xTiles is a new visual note-taking tool that aims to be a flexible workspace for organizing notes, links, images, videos and other content visually.
Its simple, intuitive user interface doesn’t burden you with a lot of mental overhead, figuring out where to place an idea within your personal knowledge base or project board. Instead, it gets out of the way and empowers you to develop your ideas in the ways that make the most sense to you.
I recently had an opportunity to interview xTiles founder Maksym Kuchur from Ukraine to learn more about the thinking behind this intriguing visual note-taking tool.
Chuck Frey: First, what is xTiles? You’ve described it as the love child of Miro and Notion. Please explain.
Maksym Kuchur: The world of productivity tools has been moving to hybrid applications. People want to combine best features from different types of services so I tried to combine the best of what I loved into a single, elegant tool.
xTiles has combined many good features from note-taking, whiteboards, text editors and even spreadsheets. But the most important is the block type of editor, which was inspired by Notio,n and the very special canvas with vertical orientation. Those form the foundation of xTiles.
Kuchur: I liked to use a lot of productivity tools, but I couldn’t get comfortable with one tool. I had to use several, depending on the use case. I wanted to have an assistant to my brain’s work, which I could use to visualize my thoughts in a digital view. I also wanted the flexibility to improve my ideas and work with information in different ways, depending on the situation.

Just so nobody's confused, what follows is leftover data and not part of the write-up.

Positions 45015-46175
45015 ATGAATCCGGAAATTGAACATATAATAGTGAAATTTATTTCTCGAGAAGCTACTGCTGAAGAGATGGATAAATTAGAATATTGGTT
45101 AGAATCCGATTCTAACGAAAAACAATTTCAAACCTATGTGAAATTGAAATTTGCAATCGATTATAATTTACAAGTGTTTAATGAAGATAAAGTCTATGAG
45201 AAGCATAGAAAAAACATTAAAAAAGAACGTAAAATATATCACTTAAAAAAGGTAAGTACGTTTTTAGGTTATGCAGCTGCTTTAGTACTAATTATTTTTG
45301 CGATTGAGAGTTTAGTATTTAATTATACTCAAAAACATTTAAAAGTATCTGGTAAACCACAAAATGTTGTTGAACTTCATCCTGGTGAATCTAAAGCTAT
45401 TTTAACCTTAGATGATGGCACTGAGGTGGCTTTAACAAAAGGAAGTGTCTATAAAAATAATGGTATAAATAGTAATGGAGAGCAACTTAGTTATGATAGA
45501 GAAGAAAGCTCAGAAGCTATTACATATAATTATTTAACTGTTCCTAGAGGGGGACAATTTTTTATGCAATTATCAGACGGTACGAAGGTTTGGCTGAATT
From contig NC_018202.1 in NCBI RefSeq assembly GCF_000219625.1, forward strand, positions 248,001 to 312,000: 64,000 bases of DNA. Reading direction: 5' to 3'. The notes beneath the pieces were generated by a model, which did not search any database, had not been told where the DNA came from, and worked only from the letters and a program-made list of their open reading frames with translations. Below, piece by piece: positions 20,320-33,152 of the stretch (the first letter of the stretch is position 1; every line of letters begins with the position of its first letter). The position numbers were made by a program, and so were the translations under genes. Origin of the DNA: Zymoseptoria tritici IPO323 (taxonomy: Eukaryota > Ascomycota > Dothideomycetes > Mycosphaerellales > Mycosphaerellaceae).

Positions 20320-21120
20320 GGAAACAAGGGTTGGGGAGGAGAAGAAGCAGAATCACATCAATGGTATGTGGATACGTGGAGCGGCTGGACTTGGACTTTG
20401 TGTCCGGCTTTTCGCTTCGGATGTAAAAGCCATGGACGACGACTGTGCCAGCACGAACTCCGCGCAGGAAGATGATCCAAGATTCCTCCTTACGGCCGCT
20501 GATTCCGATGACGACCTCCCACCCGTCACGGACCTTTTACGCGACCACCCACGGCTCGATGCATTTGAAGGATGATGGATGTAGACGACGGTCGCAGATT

Frey: What’s unique about xTiles compared to other visual note-taking tools?
Kuchur: The real power of xTiles is a unique way to create pages visually that could be a note, presentation, board, etc. That makes it sound like a complex tool. But the xTiles UI is actually very easy and intuitive to use. A tile is a component you can use to build any type of page. We give you a universal building block to build the house you want, so to speak.
Simplicity and flexibility are two words that we hear often from xTile users. You can start your work with xTiles in a minute, but the product still gives you a lot of flexibility and doesn’t restrict your creativity.
Frey: Who is your ideal user for xTiles? What types of people can benefit the most from it?
Kuchur: Our ideal user is a creative person. People who like to brainstorm, to write, to research will found xTiles as a valuable assistant in their creative process. People who like curate and play around with any data can use xTiles as workspace to gather and organize their information.
Kuchur: There are no unnecessary things in the xTiles user interface. We don’t force people to think what they should click. We offer to make your first tile so you can start writing immediately.
New users don’t need to watch a ton of videos or go through extensive training to get started working with xTiles and get their first results. When you make your first tile, then you start to learn how to move them, structure your workspace, and create tabs and sub-pages. It is a very smooth and intuitive onboarding process.
Frey: Specifically, how does xTiles help its users to be more creative? How does it encourage “A-ha!” moments?
Kuchur: I am strongly convinced people can be the most creative when nothing distracts them from their creative process. When you can express your thoughts quickly and see a result of your work in an attractive shape, then you feel happy and can continue to develop your ideas.
Frey: After users capture their ideas, how does xTiles help them to develop them and take action on them?
Kuchur: In my opinion, developing ideas is a way to collect all necessary information in one place, distill it to get rid of excess pieces, and then draw the big picture of your ideas with the ability to add details, if needed.